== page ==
Suspected Amateur Diver Tragically Dies Attempting Ambitious Bridge Stunt

SAN FRANCISCO—A young man's body was discovered in the waters underneath the Golden Gate Bridge early yesterday morning in what police assume must be the result of a failed extreme free-dive. 

Ashton Clarke, a 24 year old computer programmer from the Silicon Valley, is suspected to have secretly been a diving enthusiast who yesterday attempted an elaborate solo stunt off one of the world's tallest bridges without taking the proper safety considerations.

Clarke's family and friends are reportedly in complete shock.

"I had no idea he was even into diving" his mother admitted to reporters while holding back tears, "he always seemed too depressed to even take up any hobbies... I can't believe he took such a giant risk without even telling us."

Clarke was described by his mother as a reserved, sleep-deprived and sad man who didn't really have a social life and hated his job. She claimed to have no knowledge of any involvement in extreme sports or any plans to pull off any spectacular stunts.

"There were no warning signs at all" Clarke's father explained, "he never once mentioned that he was interested in diving, I mean all he ever did was talk about how awful his life was and how he was so miserable— how was I to know something like this would happen out of the blue?" 

In the police's five minute investigation of the case, they found nothing that suggested the incident wasn't a cut and dry case of extreme-dive-gone-wrong and found nothing unusual in their search of the man's house which was empty except for what they suspect is a draft of a poem about a fictional character who wanted to kill himself which was left on the coffee table.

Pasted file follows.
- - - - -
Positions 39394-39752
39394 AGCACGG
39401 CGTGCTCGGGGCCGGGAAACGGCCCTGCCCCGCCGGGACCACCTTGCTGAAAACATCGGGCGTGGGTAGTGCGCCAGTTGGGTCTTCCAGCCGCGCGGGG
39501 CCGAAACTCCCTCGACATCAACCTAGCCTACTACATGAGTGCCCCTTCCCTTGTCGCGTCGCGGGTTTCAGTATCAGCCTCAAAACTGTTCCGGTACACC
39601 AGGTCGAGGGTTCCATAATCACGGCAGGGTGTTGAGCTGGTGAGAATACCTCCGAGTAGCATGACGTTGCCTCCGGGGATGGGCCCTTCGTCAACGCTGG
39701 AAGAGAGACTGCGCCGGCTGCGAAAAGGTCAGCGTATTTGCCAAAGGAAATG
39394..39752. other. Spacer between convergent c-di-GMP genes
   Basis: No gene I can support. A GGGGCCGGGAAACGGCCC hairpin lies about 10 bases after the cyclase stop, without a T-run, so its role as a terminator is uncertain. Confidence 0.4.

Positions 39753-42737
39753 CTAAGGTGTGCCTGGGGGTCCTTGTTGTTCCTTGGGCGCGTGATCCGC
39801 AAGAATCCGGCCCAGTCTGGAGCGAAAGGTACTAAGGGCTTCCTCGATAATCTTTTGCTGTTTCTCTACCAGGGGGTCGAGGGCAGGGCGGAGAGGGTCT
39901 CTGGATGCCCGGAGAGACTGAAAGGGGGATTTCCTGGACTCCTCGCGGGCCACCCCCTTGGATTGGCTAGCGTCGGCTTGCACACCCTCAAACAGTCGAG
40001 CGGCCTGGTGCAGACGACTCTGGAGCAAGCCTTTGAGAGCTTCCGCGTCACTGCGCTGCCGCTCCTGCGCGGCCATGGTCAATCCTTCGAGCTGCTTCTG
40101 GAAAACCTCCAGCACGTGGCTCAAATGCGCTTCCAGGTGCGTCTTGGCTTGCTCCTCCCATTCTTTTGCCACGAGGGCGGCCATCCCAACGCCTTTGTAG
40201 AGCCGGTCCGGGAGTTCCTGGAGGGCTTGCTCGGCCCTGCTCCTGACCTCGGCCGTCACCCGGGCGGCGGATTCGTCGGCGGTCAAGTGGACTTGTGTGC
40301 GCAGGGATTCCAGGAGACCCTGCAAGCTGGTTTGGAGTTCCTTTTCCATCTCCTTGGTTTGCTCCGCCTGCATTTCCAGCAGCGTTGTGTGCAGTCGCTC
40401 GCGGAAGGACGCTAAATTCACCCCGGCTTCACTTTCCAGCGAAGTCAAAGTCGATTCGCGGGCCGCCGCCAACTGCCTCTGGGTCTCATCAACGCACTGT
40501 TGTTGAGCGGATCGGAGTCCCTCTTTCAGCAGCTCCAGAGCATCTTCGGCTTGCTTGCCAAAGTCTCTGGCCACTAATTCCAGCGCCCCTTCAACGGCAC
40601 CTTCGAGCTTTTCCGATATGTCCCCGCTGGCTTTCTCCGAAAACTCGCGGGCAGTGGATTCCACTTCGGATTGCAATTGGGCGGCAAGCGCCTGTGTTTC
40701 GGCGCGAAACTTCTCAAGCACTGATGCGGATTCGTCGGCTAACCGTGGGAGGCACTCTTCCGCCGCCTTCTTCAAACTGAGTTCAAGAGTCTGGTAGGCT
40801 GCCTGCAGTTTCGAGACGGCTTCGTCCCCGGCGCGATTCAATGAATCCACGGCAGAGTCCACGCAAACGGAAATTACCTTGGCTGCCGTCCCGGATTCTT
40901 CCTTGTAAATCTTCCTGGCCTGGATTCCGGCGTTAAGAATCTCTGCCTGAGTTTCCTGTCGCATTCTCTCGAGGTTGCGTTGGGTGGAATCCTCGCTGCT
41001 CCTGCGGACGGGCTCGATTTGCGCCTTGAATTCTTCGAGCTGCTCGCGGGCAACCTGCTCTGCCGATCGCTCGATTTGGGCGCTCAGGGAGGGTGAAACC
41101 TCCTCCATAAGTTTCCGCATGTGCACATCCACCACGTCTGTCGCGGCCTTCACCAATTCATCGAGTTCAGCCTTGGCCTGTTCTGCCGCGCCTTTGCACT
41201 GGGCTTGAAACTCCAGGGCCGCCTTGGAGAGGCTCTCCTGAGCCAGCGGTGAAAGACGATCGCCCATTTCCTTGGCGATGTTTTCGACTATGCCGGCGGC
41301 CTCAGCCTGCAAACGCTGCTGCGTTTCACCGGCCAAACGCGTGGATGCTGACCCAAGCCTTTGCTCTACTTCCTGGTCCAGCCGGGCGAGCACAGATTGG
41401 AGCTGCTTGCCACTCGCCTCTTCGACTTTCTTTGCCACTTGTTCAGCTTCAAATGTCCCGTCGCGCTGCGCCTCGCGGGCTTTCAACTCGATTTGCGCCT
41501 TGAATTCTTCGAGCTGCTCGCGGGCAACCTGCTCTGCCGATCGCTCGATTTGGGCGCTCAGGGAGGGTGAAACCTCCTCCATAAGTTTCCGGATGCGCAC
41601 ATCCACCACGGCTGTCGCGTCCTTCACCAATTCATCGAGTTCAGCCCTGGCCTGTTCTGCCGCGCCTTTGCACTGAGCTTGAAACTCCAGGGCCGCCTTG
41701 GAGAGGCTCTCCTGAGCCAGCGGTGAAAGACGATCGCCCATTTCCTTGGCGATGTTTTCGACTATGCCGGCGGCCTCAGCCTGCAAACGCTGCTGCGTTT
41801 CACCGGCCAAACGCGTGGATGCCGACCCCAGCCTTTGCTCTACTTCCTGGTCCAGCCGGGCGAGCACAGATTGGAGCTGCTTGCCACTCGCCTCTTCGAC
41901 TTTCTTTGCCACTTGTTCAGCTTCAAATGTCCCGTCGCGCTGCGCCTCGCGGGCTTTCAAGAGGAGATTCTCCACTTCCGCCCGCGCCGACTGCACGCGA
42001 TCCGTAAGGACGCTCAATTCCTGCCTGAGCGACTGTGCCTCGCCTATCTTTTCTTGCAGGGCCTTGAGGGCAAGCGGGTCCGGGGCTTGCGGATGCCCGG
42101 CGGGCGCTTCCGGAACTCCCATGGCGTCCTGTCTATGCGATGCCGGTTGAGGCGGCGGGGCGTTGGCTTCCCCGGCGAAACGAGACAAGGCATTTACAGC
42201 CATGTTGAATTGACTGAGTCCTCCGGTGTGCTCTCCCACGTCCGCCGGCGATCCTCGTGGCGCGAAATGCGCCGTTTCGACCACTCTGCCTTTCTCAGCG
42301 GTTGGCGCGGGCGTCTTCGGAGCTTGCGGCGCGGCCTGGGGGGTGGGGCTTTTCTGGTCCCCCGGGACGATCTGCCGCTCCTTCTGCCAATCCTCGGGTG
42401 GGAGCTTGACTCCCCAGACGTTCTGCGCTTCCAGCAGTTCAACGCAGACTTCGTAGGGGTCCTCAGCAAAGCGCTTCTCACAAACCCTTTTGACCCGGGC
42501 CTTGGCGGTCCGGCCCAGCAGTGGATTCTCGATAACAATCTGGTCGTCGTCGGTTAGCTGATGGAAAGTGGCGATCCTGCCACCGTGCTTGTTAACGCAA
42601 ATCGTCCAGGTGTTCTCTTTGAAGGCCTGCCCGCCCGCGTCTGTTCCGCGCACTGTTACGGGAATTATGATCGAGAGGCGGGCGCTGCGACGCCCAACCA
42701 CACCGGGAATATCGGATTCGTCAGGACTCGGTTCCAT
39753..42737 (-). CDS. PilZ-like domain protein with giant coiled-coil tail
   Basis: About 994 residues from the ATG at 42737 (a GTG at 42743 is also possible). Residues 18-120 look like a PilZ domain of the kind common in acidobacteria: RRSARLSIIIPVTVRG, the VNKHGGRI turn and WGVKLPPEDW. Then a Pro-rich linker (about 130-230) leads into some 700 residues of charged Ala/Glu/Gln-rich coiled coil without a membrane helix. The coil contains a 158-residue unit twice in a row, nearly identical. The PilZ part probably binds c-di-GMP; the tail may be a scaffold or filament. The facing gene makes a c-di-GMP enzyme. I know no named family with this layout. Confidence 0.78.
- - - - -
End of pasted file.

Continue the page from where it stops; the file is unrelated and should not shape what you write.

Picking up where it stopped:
The incident is just one of hundreds of similar accidental deaths off the bridge recorded by the San Francisco Police Force this year. They suspect that the problem must be that people just don't understand how easy it is to fall to their death.

Although the situation has been hard on all who were close to Clarke, his mother has stated that even though she didn't know about it, her son must have truly loved diving and that at least she can take comfort in knowing that "he died doing what he loved." 

A version of this article appeared in Simon Fraser University's Student Newspaper The Peak on 10/22/2012:

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